I have discussed here and here many of the dangers that kids face when trying to navigate technology and the Internet and some ideas for parents on how to mitigate these risks. Parents have several choices available to them for parental controls on iOS devices and for this post, I tried several of the apps available. Apps such as OurPact install a management certificate on children’s iOS device and allow parents to make schedules and deny or grant screen time from a browser or their own iOS device, but I found OurPact and other apps to be unreliable and can easily stop working anytime Apple does an update. Another downside is that if a child’s iOS device is not online, a parent’s signal to grant or deny access cannot get to the device. Even during solid network connectivity, in my testing there were multiple times when a signal to disable an iPad never was received, leaving full access enabled. Apple is well known for not playing well with third party apps that try to manage the devices or do Mobile Device Management (MDM) functionality.
Instead of relying on an app that comes with a monthly subscription cost, I reviewed the built-in parental controls available on iOS version 11 and was pleasantly surprised by some upgrades in this area over previous iOS versions. The biggest downside to the built-in iOS parental controls is it does not allow parents to set a schedule for screen time. For example, parents cannot disable the device between 9:00 p.m. and 8:00 a.m. within the iOS parental controls. I restrict my kids screen time on all their devices by using a firewall at home that can apply certain access rules to each user. While this is extremely effective, I don’t expect most people reading this will have a firewall at home.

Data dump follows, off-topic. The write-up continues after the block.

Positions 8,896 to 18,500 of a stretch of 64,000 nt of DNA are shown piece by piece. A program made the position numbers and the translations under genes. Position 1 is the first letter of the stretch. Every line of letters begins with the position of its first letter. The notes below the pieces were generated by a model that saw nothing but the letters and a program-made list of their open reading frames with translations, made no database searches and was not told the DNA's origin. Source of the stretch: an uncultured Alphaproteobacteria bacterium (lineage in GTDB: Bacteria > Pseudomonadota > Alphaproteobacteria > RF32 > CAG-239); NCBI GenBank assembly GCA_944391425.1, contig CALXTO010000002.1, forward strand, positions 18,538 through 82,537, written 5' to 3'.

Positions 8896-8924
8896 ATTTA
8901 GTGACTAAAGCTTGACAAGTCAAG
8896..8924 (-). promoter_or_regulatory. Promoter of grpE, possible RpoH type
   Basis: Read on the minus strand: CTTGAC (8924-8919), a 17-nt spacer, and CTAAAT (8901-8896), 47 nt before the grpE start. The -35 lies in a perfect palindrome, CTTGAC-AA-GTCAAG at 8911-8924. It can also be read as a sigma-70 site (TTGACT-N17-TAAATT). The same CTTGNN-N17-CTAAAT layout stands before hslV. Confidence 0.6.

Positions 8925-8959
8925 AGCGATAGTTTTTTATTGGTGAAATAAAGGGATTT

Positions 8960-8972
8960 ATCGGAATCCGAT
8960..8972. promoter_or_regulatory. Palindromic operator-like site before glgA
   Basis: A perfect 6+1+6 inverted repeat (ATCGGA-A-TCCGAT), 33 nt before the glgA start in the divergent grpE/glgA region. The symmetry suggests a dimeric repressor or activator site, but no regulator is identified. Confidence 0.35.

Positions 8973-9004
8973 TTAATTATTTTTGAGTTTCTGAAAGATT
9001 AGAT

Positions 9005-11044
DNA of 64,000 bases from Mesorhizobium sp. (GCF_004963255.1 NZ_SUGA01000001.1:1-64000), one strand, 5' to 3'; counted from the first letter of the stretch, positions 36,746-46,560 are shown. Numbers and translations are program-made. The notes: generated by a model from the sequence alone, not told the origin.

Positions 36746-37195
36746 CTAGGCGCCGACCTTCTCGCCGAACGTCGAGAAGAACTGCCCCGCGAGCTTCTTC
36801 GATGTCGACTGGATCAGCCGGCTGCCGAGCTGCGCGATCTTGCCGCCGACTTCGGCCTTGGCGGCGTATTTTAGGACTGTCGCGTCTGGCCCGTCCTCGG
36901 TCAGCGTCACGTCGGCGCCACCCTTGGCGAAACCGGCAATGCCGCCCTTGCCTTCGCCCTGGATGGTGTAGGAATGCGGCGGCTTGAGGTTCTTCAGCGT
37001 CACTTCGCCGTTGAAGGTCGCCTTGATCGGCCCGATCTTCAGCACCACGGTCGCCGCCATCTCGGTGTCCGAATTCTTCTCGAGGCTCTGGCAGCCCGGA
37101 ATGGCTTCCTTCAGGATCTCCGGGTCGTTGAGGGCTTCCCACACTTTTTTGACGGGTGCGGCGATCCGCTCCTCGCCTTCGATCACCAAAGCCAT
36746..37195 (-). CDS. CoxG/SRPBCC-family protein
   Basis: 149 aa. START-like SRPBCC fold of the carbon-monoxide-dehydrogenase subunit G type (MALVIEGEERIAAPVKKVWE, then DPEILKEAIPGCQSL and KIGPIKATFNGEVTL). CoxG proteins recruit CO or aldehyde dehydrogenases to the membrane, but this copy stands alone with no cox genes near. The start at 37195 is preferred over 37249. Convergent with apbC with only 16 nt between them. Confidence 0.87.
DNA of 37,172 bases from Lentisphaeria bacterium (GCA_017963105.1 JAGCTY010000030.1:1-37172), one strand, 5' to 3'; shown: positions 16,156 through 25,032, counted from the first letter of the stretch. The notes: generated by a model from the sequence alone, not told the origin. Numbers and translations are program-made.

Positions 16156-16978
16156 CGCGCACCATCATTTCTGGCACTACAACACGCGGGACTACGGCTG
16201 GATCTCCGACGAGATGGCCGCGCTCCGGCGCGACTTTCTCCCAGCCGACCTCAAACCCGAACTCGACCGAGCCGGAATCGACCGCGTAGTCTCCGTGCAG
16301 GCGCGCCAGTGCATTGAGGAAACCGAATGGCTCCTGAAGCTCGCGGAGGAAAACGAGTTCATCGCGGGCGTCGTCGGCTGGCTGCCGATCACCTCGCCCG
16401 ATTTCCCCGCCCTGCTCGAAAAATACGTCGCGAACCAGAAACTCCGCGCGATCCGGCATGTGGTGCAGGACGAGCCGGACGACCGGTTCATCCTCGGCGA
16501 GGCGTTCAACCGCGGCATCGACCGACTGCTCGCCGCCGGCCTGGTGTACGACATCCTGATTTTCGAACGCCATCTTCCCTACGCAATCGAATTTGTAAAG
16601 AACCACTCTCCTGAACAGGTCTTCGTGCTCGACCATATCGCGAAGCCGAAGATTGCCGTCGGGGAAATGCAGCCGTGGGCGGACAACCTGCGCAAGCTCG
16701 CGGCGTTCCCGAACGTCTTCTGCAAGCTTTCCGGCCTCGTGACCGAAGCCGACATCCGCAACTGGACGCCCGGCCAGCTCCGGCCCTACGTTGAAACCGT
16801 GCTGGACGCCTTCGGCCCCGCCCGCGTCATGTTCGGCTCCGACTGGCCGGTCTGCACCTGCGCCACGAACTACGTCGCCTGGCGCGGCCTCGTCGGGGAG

How to Enable Parental Controls
To enable iOS restrictions, navigate to Settings > General > Restrictions:
Once the Restrictions menu has been accessed, set a PIN to access Restrictions. Note – this PIN is different than the PIN the child uses to access the device and should be something they never know and is difficult to guess.
Next, begin selecting what the child will and will not be able to access. For example, web browsing can be completely disabled by turning off Safari, the camera can be disabled, the ability to install apps can be removed, etc. I highly recommend using Apple’s family features, which allows parents to share purchased apps, music, movies, books, and other contents with everyone in the family. It also requires children to obtain a parent’s permission when they attempt to purchase anything, whether it is an in-app purchase or a new app. Apple will send anyone listed as a parent on the account a message to all Apple devices simultaneously (e.g., iPhones, iPads, Macs, etc.) stating which child is requesting to purchase something, what it is, and how much it costs. Parents can allow or deny from their device and the child will immediately know the outcome. If the parent approves, the purchase will move forward. Read more about setting this up here.
After deciding what apps and features will be allowed, additional settings are below. Parents can select whether or not Siri will allow explicit language, if books can have explicit sexual content, what age range is acceptable for apps, TV shows, music, and movies, and additional important settings. See example below:
One of the nicest features in these parental controls is the ability to whitelist URLs that are safe for kids to navigate. I could do this with my firewall (which I do) or OpenDNS which I described here, but the best part of doing the whitelisting directly on the iOS device is it follows the child wherever they go. Once my child leaves my house and the protections of OpenDNS and our firewall, any rules specific to my home network are gone. If they connect to the Internet at a friend’s house or the library for example, they would have full access to the web. By enabling local parental controls like I am describing in this post, no matter where they connect, the rules still apply.